Skip Navigation LinksHome > April 2014 - Volume 74 - Issue 4 > Preconditioning Effect on Cerebral Vasospasm in Patients Wit...
doi: 10.1227/NEU.0000000000000282
Research-Human-Clinical Studies

Preconditioning Effect on Cerebral Vasospasm in Patients With Aneurysmal Subarachnoid Hemorrhage

Kim, Young Woo MD*; Zipfel, Gregory J. MD; Ogilvy, Christopher S. MD§; Pricola, Katie L. MD§; Welch, Babu G. MD; Shakir, Nabeel BS; Patel, Bhuvic BS; Reavey-Cantwell, John F. MD; Kelman, Craig R. MD; Albuquerque, Felipe C. MD#; Kalani, M. Yashar S. MD, PhD#; Hoh, Brian L. MD**

Collapse Box


BACKGROUND: Recent experimental evidence indicates that endogenous mechanisms against cerebral vasospasm can be induced via preconditioning.

OBJECTIVE: To determine whether these vascular protective mechanisms are also present in vivo in humans with aneurysmal subarachnoid hemorrhage.

METHODS: A multicenter retrospective cohort of patients with aneurysmal subarachnoid hemorrhage was examined for ischemic preconditioning stimulus: preexisting steno-occlusive cerebrovascular disease (CVD) and/or previous cerebral infarct. Generalized estimating equation models were performed to determine the effect of the preconditioning stimulus on the primary end points of radiographic vasospasm, symptomatic vasospasm, and vasospasm-related delayed cerebral infarction and the secondary end point of discharge modified Rankin Scale score.

RESULTS: Of 1043 patients, 321 (31%) had preexisting CVD and 437 (42%) had radiographic vasospasm. Patients with preexisting CVD were less likely to develop radiographic vasospasm (odds ratio = 0.67; 95% confidence interval = 0.489-0.930; P = .02) but had no differences in other end points. In terms of the secondary end point, patients with preexisting CVD did not differ significantly from patients without preexisting CVD in mortality or unfavorable outcome in multivariate analyses, although patients with preexisting CVD were marginally more likely to die (P = .06).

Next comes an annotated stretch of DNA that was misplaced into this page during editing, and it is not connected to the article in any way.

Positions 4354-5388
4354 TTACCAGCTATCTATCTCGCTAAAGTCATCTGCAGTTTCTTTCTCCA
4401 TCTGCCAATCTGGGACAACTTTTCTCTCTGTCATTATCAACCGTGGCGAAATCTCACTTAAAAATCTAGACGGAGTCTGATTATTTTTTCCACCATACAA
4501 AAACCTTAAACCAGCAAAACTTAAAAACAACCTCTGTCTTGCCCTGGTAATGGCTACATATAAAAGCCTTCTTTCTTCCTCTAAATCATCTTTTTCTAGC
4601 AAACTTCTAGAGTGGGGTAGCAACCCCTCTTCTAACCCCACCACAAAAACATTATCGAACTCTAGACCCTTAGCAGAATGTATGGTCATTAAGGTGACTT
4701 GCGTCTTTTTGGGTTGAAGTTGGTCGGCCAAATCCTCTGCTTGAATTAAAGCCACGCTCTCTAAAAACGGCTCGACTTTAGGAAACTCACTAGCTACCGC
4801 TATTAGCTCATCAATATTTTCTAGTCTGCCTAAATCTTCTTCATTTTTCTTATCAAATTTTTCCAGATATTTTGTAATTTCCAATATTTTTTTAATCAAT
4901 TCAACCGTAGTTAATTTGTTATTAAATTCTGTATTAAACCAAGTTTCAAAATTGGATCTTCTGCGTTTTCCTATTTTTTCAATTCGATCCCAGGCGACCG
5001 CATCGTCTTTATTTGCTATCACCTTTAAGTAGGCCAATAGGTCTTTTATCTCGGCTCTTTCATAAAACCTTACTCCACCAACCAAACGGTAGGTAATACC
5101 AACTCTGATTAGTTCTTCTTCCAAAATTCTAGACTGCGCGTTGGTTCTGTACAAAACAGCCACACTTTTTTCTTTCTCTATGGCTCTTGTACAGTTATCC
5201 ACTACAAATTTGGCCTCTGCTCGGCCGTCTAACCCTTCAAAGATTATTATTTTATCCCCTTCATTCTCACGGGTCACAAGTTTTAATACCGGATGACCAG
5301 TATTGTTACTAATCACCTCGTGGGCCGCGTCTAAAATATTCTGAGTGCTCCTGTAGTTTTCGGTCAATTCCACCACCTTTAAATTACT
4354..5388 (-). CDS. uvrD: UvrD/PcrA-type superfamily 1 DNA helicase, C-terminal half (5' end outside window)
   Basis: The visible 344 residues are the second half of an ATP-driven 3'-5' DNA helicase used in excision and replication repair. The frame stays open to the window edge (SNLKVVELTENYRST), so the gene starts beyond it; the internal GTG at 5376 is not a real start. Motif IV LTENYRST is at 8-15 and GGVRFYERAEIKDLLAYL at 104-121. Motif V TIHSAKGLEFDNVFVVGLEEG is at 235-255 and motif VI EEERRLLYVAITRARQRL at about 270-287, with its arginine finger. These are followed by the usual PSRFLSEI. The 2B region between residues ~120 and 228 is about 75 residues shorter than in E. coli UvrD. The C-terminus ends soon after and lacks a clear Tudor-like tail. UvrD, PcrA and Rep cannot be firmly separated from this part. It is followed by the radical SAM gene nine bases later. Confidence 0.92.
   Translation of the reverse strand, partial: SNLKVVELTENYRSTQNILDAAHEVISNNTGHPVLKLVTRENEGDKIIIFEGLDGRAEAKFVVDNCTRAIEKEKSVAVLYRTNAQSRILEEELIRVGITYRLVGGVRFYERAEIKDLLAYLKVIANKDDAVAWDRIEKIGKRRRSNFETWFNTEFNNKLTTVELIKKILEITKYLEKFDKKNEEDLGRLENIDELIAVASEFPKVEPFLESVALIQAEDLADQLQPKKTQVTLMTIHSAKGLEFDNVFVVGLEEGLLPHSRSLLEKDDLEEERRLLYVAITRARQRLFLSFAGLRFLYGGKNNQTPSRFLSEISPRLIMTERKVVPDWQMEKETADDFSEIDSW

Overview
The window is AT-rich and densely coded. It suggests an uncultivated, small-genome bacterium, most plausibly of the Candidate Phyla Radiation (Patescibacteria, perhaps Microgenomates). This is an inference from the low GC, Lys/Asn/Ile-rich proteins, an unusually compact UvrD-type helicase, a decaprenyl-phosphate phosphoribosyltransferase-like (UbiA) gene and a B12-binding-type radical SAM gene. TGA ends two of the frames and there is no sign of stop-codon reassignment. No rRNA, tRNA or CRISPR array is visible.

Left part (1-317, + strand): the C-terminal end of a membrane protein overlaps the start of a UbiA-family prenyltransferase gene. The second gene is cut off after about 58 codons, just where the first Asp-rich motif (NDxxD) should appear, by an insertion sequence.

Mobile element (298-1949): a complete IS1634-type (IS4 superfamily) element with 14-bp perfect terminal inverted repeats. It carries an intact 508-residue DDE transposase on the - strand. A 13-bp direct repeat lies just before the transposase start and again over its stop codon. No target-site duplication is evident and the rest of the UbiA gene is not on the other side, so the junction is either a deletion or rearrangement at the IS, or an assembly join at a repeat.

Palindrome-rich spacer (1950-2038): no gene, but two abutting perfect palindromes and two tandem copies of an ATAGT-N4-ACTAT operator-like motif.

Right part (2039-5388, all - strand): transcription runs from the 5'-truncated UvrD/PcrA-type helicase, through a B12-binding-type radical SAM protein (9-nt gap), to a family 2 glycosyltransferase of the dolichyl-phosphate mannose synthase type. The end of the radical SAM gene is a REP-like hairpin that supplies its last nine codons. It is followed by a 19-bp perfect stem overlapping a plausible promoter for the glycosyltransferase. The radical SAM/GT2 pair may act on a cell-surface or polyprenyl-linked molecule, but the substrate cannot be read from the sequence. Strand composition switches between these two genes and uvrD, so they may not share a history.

CONCLUSION: This retrospective case-control study suggests that endogenous protective mechanisms against cerebral vasospasm—a preconditioning effect—may exist in humans, although these results could be the effect of atherosclerosis or some combination of preconditioning and atherosclerosis. Additional studies investigating the potential of preconditioning in aneurysmal subarachnoid hemorrhage are warranted.

ABBREVIATIONS: aSAH, aneurysmal subarachnoid hemorrhage

CI, confidence interval

CVD, cerebrovascular disease

mRS, modified Rankin Scale

OR, odds ratio

VCI, vasospasm-related delayed cerebral infarction

Copyright © by the Congress of Neurological Surgeons


Article Tools


Article Level Metrics

Search for Similar Articles
You may search for similar articles that contain these same keywords or you may modify the keyword list to augment your search.